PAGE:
A lawyer does more than make sure the estate planning documents are properly drafted. An experienced lawyer helps you think about things you might not have considered, including best candidates for guardian, fiduciaries like trustees, executors, and agents under power of attorney, what happens in the event of remarriage, and what to do about pets and problematic in-laws.
Even simple estate plans need to be carefully thought out. By way of example, imagine a woman with two sons who owns a piece of property worth $400,000 and a savings account with the same amount. Wanting to divide her property equally between her boys, she hand writes her will, leaving the real property to one son and the savings account to the other. She puts the will in her fireproof safe and doesn’t give it another thought. On her death many years later, the real property has appreciated in value to $500,000 while she depleted the savings account, little by little, to $100,000. One son will be very happy and the other son will be looking for a lawyer.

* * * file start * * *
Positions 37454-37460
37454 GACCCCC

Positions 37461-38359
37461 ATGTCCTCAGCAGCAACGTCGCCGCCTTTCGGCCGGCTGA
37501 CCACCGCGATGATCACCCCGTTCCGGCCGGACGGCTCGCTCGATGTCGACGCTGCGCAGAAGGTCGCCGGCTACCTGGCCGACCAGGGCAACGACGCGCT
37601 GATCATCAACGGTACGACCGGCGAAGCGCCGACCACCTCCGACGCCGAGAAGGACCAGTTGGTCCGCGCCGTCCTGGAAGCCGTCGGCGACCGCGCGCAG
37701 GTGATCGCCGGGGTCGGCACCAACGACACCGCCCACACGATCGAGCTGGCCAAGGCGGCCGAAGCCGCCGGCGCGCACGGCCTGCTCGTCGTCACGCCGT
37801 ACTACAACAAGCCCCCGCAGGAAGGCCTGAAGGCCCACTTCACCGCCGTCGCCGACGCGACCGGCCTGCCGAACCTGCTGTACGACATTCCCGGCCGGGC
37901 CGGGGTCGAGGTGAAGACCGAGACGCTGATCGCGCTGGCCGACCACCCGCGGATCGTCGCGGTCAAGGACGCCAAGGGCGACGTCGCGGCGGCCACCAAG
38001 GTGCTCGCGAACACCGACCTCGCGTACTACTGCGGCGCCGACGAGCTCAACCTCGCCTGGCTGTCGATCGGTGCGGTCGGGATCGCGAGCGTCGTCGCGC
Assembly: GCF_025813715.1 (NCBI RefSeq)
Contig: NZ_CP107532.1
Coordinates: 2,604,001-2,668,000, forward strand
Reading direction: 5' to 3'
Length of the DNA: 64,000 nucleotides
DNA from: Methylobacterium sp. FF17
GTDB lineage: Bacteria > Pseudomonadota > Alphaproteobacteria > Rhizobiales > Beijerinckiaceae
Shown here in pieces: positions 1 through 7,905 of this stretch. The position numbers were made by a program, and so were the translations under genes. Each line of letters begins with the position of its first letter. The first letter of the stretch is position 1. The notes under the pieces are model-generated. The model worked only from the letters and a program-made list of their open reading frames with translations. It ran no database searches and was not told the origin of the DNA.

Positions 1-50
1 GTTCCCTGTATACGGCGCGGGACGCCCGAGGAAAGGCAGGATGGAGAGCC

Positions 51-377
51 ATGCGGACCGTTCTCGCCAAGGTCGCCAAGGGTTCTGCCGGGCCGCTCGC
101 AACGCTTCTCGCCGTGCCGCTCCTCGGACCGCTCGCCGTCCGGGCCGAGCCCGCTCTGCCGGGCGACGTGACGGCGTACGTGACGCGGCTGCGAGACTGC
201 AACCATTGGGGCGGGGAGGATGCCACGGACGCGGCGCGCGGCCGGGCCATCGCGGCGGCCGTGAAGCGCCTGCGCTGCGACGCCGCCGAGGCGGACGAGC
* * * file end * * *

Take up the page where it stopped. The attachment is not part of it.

Words matter, especially when the author will not be available to explain, and an experienced estate planning attorney knows which words matter most. In California, valid estate planning documents require “dispositive” language that clearly show the testator’s intent. Words such as “I give” or “the Trustee shall distribute” are examples of such language. Language that expresses general preferences, wishes or hopes will not be good enough.
If your estate plan is ever challenged, the court will be looking for someone to explain your intentions. The court will not be able to rely on testimony from self-interested family members. Testimony from the person who does not benefit from the estate and who had conversations with you while you were alive will be of most value. That person will most likely be the estate lawyer who drafted the document.